I never felt that I was treated as anything other than a human being by the people involved in the punk scene. Being female was not a liability as the large number of women who were involved in the early scene can attest. Neither was being a Latina. At a certain point my band got a bad reputation because of our aggressive behavior and unruly fans, but that was well deserved. I am nobody’s victim. I very often confuse people who get in my face with punching bags. You can take a girl out of East L.A., but you can’t take East L.A. out of the girl.
Can you recall any specific events that, for you, sounded the end of L.A. punk and signaled the shape of things to come?
Yes, I remember one particular show where I looked into the audience and I realized that it was made up of people who were not connected to me—or connecting with me—in any way. They were there to ‘make the scene,’ hang out, act tough, fight with each other—whatever—but they were not there to hear the Bags. Up until then my performances were all about interacting with the audience. I never wanted to make background music. I think I knew then that there was a new breed of punk on the horizon and that I had to move on to something else.
What are your thoughts on ‘music’ today? How it is made, what is being made, and the way we experience and consume our music now as opposed to then?
Music today is just as exciting and creative as it was in 1977—if you know where to look for it. There are lots of young musicians making their own recordings, putting out their own merch, exploring with new sounds and instrumentation, planning their own tours. The Internet has made it possible for us to hear small unsigned bands from all over the world. That’s a good thing but I still feel that the best way to experience rock or pretty much any kind of music is live, in a club setting. Mainstream radio is just as bad or even worse than it was back in the seventies when punk started. The whole music industry has become slick, sophisticated and geared towards image-driven pop stars who are as interchangeable and disposable as the products they sell, from sneakers to cell phones.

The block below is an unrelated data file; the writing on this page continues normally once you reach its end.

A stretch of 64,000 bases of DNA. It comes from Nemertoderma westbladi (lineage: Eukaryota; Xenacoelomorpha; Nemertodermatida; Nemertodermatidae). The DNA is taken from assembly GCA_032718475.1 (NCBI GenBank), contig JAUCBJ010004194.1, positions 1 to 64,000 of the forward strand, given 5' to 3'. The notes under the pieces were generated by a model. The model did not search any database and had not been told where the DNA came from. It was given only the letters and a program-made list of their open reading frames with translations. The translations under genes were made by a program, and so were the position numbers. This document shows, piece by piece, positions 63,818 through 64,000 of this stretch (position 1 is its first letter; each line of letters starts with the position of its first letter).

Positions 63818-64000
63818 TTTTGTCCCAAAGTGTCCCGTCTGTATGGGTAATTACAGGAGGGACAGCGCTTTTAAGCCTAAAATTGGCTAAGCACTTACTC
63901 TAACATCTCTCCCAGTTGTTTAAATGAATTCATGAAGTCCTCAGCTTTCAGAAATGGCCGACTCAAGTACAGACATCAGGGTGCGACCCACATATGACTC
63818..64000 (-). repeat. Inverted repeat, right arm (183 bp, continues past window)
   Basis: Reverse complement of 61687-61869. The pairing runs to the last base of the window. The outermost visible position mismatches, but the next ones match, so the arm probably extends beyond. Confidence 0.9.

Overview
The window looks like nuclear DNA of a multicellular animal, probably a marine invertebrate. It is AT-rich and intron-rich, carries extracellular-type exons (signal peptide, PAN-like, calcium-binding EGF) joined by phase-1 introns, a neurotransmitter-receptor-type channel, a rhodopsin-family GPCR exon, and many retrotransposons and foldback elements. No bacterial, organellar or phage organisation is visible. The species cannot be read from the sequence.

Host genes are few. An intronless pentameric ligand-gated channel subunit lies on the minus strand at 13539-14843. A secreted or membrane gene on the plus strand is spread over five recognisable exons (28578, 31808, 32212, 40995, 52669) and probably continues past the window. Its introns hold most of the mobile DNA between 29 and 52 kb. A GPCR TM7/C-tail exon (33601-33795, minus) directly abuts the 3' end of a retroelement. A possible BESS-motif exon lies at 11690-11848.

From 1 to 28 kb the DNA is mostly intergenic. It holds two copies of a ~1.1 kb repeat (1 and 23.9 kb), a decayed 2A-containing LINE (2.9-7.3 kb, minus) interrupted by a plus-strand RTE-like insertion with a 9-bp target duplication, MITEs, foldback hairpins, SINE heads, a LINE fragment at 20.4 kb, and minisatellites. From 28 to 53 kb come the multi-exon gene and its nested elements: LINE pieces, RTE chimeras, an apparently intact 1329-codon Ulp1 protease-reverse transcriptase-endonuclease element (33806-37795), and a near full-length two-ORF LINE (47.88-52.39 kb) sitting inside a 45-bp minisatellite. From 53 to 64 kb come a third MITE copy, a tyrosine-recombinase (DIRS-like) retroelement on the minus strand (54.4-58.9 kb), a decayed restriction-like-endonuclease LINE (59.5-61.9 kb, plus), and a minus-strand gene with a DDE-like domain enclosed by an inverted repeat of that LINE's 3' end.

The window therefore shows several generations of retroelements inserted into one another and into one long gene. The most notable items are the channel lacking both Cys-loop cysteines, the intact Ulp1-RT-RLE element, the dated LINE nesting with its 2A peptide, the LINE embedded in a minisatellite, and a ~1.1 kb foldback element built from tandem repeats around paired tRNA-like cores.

How did the closing of the Masque affect the scene? I’m wondering if the bands were maturing and growing up and out of the Masque?
You know, I hear people talk about how there were other venues for punk rock other than the Masque, and it’s true that there were clubs who would book punk bands who could draw a drinking age crowd, but the Masque was more than a venue. It was almost a clubhouse. Brendan wasn’t selling liquor and he wasn’t making big bucks off admission fees. He was just doing what he wanted to do. He opened his doors to a bunch of strangers, welcomed us in, and gave us a place to express ourselves and create. I think the fact that the L.A. scene was so strong was because it was unified and interactive. We were living, working, and creating in many of the same places like the Masque and the Canterbury. Those places were like little greenhouses for us. As those circumstances changed the scene changed. I’m not sure if the closing of the Masque affected the scene as much as the natural evolution of the scene itself and the influence of outsiders affected the closing of the Masque. The scene just grew beyond the Masque and the original tight-knit community unraveled around the same time.
How do you want to be remembered at your passing?
Truthfully, if you want to remember me do it now. I won’t give a shit when I’m dead.